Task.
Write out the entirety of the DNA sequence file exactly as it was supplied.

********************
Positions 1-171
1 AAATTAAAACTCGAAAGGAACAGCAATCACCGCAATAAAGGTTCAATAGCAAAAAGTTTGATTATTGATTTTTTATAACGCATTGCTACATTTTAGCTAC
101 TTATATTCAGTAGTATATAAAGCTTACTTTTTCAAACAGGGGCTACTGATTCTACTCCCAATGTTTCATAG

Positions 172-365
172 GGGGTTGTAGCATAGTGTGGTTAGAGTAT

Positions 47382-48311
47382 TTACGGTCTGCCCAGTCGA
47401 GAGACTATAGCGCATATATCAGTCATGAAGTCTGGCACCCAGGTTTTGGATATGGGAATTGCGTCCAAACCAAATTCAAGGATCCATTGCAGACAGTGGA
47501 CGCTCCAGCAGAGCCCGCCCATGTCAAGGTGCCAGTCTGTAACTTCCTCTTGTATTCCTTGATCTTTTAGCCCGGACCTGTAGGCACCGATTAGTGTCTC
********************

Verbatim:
Positions 1-171
1 AAATTAAAACTCGAAAGGAACAGCAATCACCGCAATAAAGGTTCAATAGCAAAAAGTTTGATTATTGATTTTTTATAACGCATTGCTACATTTTAGCTAC
101 TTATATTCAGTAGTATATAAAGCTTACTTTTTCAAACAGGGGCTACTGATTCTACTCCCAATGTTTCATAG

Positions 172-365
172 GGGGTTGTAGCATAGTGTGGTTAGAGTAT

Positions 47382-48311
47382 TTACGGTCTGCCCAGTCGA
47401 GAGACTATAGCGCATATATCAGTCATGAAGTCTGGCACCCAGGTTTTGGATATGGGAATTGCGTCCAAACCAAATTCAAGGATCCATTGCAGACAGTGGA
47501 CGCTCCAGCAGAGCCCGCCCATGTCAAGGTGCCAGTCTGTAACTTCCTCTTGTATTCCTTGATCTTTTAGCCCGGACCTGTAGGCACCGATTAGTGTCTC